Nortel Networks’ VOIP business, which is in the process of being bought by Genband, will be showcasing its hosted communications offering at the VoiceCon show in Orlando, Fla., March 22-25.
Nortel CVAS (Carrier VOIP and Applications Solutions) group’s Hosted IP Communications solution will make it easier for enterprises to put IP-based voice, UC (unified communications) and collaboration services into a private cloud environment, and begin their migration off legacy Centrex and TDM technologies.
The hosted IP solution, which is powered by Nortel’s Communications Server 2000 softswitch, can also integrate with existing legacy networks, enabling enterprises to migrate off those networks at their own pace, Mitch Simcoe, product marketing director for Nortel’s carrier VOIP (voice over IP) and application solutions business, said in an interview.
Businesses are beginning to show greater interest in hosted communications environments, Simcoe said. Currently, about 15 percent of all enterprises’ communications are hosted, but that number is beginning to move upward, driven in large part by the global recession that put greater demand on IT departments to reduce capital expenses and the growth of IP communications technologies, he said.
The growth of cloud computing also has played a significant role.
“Enterprises are certainly showing rich interest in hosted solutions,” Simcoe said.
Nortel traditionally has sold its VOIP products to service providers. Now the company is aggressively pursuing enterprises, he said.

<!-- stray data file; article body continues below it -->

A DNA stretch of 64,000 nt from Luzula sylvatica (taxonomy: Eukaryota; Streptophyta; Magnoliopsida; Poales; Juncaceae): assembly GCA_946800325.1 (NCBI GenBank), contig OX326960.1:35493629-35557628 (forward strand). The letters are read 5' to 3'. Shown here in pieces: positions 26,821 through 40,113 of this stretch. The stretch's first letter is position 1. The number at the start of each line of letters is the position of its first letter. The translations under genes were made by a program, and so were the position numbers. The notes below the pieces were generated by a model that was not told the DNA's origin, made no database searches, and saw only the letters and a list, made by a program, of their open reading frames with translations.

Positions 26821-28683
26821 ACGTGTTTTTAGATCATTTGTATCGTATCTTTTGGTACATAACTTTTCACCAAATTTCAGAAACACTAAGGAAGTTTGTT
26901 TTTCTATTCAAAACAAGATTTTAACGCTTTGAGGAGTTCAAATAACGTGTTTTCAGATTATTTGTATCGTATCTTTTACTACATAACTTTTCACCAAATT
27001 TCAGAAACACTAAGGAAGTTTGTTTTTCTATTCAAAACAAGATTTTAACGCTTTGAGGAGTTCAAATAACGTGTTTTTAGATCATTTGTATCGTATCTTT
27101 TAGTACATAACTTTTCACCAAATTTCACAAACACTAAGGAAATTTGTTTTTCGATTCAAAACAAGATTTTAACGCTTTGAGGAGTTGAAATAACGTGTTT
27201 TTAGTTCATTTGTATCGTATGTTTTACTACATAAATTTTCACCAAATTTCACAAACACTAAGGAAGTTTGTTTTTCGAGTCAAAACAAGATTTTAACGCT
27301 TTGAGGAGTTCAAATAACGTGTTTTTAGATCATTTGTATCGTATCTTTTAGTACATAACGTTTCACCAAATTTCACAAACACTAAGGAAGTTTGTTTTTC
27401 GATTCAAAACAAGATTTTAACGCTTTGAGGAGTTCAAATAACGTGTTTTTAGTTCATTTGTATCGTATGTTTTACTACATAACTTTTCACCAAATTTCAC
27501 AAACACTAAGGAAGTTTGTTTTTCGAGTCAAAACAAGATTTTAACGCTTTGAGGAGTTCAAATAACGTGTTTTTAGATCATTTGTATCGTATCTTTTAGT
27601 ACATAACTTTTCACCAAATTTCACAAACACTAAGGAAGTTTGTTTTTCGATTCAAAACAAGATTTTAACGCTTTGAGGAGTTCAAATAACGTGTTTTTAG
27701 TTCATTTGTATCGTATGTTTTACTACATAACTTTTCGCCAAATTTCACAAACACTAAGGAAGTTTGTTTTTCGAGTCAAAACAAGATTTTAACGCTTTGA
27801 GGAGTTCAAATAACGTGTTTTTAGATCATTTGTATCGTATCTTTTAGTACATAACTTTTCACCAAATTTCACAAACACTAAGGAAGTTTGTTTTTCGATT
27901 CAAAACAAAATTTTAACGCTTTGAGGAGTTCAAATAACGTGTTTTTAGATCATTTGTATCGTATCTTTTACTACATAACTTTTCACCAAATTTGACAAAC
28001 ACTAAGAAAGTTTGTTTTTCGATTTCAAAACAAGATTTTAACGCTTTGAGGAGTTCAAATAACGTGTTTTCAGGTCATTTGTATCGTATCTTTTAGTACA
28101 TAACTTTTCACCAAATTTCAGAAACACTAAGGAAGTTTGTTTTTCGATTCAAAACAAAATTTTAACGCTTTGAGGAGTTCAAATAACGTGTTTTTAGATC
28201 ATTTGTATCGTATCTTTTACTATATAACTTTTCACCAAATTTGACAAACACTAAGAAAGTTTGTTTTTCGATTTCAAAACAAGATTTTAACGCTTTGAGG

“We’re trying to be a little more assertive in pursuing enterprises,” Simcoe said.
At VoiceCon, Nortel CVAS will demonstrate several technologies, including its UC offerings that bring together voice, e-mail, conferencing, presence and mobility applications into a single, converged network. Included is the ability for enterprises to monitor and manage their hosted UC solutions from their PC through Nortel’s Personal Communicator PC client.
Nortel officials also will show off advanced audio, video and Web conferencing capabilities, and Web 2.0 customer service applications that integrate such telecom functions as click-to-call, instant messaging and video into the enterprise’s Website to improve customer service.
Nortel’s Mobile Extension application will enable any mobile phone to become a hosted IP office extension. Users will be able to get the same access to the corporate network call features from their mobile phones as they do from their desk phones.
“This is a key differentiator for us because we really understand networks,” Simcoe said.
Nortel’s Hosted IP Communications solution also includes a Web portal that makes it possible for enterprises to make changes to their communications services without having to make a request of their service provider.
Nortel’s CVAS unit was the latest to be sold off over the past year, since the company first filed for bankruptcy in January 2009.
Nortel officials decided that selling off the business piecemeal, rather than trying to restructure, was the best way to preserve their technologies and gave employees the best chance to keep their jobs.
Nortel announced in late February that it was selling the CVAS unit to Genband, a small Texas company, for $182 million. Courts in the United States and Canada have since approved the deal.
Simcoe said the last year hasn’t been easy, and different parts of Nortel have been sold off, but added that the company’s VOIP business has held up well. The company has “had some really good successes,” he said, adding that service providers have stood by the company. Now the push is on to start growing the enterprise customer base.